The Autobiography of Benjamin Franklin

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Errata Symbol Icon
Errata is the word Franklin uses in Part One to describe some of the major mistakes he made early on in life. It is a term derived from the printing trade. Errata are mistakes in a proof or edition that a printer or editor can correct in a second proof or edition of a piece of writing. Franklin sees his major mistakes—leaving his brother, James Franklin’s, service before his apprenticeship was over; breaking his first engagement to his future wife, Ms. Read—as correctable. He goes on to describe how he made up for and attempted to correct these initial errors. Errata are therefore a symbol not just of our fallibility but of what Franklin sees as our innate capacity to improve as people morally, economically, and creatively. They symbolize both an aspiration for and the impossibility of human perfection.

Errata Quotes in The Autobiography of Benjamin Franklin

The The Autobiography of Benjamin Franklin quotes below all refer to the symbol of Errata. For each quote, you can also see the other characters and themes related to it (each theme is indicated by its own dot and icon, like this one:
Industriousness Theme Icon
). Note: all page and citation info for the quotes below refers to the Random House edition of The Autobiography of Benjamin Franklin published in 1950.
Part 1 Quotes

That felicity, when I reflected on it, has induced me sometimes to say, that were it offered to my choice, I should have no objection to a repetition of the same life from its beginning, only asking the advantages authors have in a second edition to correct some faults of the first. So I might, besides correcting the faults, change some sinister accidents and events of it for others more favorable.

Related Characters: Benjamin Franklin (speaker)
Related Symbols: Errata
Page Number: 6
Explanation and Analysis:

In this passage, beginning the second paragraph of the book, Benjamin Franklin says he would be content with reliving his life over again--though he would enjoy having the ability to edit or delete certain faults, errors, and accidents of his history.

Here, Franklin reveals a deep satisfaction with his own life, as well as an affirmation of life against death. He acknowledges his desire to revise and correct certain mistakes and events, but more powerfully claims that he would willingly choose to live his life over again despite these. In a way, Franklin's desire to revise his life (like a printer revises a second printing after checking for errata) doesn't seem to be motivated by wanting more pleasure for his life, but rather to correct the faults and errors he has committed so as to become more virtuous and industrious.

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Errata Symbol Timeline in The Autobiography of Benjamin Franklin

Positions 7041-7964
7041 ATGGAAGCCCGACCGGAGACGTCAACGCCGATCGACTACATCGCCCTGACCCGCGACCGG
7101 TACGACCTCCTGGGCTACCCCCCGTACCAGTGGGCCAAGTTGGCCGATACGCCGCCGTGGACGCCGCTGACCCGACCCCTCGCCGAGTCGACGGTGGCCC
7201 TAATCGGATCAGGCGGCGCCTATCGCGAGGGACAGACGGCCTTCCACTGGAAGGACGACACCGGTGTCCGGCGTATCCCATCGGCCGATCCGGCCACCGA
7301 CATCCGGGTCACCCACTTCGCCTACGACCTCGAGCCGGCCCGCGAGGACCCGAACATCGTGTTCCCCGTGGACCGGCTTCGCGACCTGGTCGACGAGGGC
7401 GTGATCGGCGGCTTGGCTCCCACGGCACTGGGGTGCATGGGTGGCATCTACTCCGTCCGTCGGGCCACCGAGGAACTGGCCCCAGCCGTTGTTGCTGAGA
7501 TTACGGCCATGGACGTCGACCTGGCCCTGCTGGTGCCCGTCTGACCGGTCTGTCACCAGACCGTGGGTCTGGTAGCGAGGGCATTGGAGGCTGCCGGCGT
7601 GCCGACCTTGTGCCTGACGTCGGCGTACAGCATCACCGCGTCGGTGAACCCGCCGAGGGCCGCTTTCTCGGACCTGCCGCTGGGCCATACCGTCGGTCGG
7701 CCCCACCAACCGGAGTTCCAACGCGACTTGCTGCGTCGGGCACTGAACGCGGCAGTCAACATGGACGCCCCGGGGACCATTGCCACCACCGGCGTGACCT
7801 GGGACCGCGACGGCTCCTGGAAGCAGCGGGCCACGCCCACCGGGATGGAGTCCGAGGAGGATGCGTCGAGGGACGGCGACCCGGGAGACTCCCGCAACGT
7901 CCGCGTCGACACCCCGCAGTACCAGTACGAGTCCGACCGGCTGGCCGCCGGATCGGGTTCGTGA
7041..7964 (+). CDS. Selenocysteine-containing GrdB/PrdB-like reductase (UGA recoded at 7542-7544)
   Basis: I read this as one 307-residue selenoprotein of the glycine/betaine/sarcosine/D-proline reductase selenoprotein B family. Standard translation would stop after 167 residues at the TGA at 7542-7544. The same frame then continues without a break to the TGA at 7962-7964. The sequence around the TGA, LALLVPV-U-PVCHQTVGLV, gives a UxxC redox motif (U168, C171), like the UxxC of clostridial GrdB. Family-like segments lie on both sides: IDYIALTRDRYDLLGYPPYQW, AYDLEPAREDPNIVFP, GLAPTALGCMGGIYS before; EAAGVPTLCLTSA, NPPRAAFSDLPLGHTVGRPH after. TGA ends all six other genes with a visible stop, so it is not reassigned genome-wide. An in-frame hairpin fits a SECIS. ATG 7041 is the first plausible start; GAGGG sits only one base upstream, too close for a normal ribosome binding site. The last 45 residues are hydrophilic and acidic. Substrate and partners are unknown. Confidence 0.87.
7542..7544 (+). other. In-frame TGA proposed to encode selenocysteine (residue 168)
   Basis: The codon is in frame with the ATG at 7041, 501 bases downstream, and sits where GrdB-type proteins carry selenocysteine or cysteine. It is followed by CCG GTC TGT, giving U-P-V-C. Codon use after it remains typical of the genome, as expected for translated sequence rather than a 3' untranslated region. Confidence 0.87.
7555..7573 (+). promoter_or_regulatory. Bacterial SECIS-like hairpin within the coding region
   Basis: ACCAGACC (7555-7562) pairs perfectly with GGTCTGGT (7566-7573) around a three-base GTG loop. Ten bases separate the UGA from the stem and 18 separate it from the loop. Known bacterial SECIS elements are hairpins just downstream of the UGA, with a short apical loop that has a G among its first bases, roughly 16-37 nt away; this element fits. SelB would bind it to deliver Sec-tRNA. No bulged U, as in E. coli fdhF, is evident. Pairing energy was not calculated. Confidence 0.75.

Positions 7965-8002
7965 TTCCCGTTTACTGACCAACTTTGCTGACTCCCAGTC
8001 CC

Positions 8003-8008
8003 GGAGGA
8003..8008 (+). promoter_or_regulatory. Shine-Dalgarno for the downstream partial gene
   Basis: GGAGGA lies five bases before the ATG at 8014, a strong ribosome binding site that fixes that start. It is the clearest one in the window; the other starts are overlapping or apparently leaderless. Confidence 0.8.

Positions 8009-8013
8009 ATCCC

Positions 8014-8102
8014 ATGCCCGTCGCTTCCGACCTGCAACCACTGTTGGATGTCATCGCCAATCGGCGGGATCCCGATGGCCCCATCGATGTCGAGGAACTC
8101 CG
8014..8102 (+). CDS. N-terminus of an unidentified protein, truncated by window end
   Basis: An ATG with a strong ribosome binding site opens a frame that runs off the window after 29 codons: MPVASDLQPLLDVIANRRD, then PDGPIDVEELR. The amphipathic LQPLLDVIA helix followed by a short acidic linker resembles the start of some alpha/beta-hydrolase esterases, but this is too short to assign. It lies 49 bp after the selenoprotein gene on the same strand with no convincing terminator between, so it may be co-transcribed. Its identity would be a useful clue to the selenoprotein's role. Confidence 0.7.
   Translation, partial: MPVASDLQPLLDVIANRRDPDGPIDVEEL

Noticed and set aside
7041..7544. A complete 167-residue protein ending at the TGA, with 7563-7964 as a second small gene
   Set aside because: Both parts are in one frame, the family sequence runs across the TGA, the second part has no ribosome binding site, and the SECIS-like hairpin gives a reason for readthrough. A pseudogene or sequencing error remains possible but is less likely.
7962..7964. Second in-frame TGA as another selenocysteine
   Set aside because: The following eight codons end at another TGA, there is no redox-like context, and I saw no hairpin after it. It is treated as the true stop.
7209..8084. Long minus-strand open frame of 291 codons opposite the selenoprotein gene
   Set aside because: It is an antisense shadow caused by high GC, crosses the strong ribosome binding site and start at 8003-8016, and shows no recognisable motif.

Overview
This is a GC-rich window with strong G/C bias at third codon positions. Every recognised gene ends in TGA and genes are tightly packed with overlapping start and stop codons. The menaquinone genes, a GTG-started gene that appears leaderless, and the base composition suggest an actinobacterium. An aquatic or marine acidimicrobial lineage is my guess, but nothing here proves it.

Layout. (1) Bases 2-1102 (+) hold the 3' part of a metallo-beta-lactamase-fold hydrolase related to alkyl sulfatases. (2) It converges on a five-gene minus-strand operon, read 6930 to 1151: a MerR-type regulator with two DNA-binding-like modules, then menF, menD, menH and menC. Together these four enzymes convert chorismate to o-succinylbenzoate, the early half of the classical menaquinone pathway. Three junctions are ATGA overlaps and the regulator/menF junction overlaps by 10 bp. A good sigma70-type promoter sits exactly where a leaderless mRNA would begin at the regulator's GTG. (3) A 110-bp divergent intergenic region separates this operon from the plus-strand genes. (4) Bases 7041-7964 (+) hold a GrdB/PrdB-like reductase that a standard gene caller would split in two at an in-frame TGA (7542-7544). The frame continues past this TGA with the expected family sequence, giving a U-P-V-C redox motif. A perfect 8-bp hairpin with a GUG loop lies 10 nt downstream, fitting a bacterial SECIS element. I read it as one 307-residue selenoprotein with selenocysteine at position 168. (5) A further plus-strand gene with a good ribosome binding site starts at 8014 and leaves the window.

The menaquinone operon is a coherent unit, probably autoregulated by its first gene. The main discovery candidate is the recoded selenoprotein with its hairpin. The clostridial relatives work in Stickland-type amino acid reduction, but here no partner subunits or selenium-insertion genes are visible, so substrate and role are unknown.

The timeline below shows where the symbol Errata appears in The Autobiography of Benjamin Franklin. The colored dots and icons indicate which themes are associated with that appearance.
Part 1
Industriousness Theme Icon
Vanity and Humility Theme Icon
Error and Correction Theme Icon
Self-Improvement and Self-Education Theme Icon
Public Projects, Communality, and Civic Duty Theme Icon
...live his whole life over again only asking that he might correct a few errors ("errata") he made the first time around. (full context)
Vanity and Humility Theme Icon
Error and Correction Theme Icon
Franklin calls dipping into Vernon’s money one of the first great errata of his life and adds that Josiah was right that he was too young to... (full context)
Industriousness Theme Icon
Vanity and Humility Theme Icon
Error and Correction Theme Icon
Self-Improvement and Self-Education Theme Icon
...Ralph. Franklin forgot his engagement to Ms. Read, which he calls another of the great errata of his life. He was unable to save enough money for passage back to Philadelphia... (full context)
Industriousness Theme Icon
Vanity and Humility Theme Icon
Error and Correction Theme Icon
Self-Improvement and Self-Education Theme Icon
Public Projects, Communality, and Civic Duty Theme Icon
...the ideas Franklin expressed in his pamphlet. Franklin considers printing the pamphlet another of his errata. (full context)
Vanity and Humility Theme Icon
Error and Correction Theme Icon
...look in on Mrs. T— and Franklin grew fond of her and made advances (another erratum). She refused him, told Ralph, and it was the end of Franklin and Ralph’s friendship.... (full context)
Industriousness Theme Icon
Vanity and Humility Theme Icon
Error and Correction Theme Icon
Self-Improvement and Self-Education Theme Icon
...for a little time, then paid the balance with interest, feeling at last that this erratum had been corrected. Mr. Meredith, Hugh Meredith’s father, however, who was to have paid in... (full context)
Vanity and Humility Theme Icon
Error and Correction Theme Icon
...He says she was a great wife and helper. He corrected another of his great errata. (full context)
Part 3
Vanity and Humility Theme Icon
Error and Correction Theme Icon
...James did die and Franklin adopted the boy, thus, he says, making amends for the erratum of leaving his brother’s employ. (full context)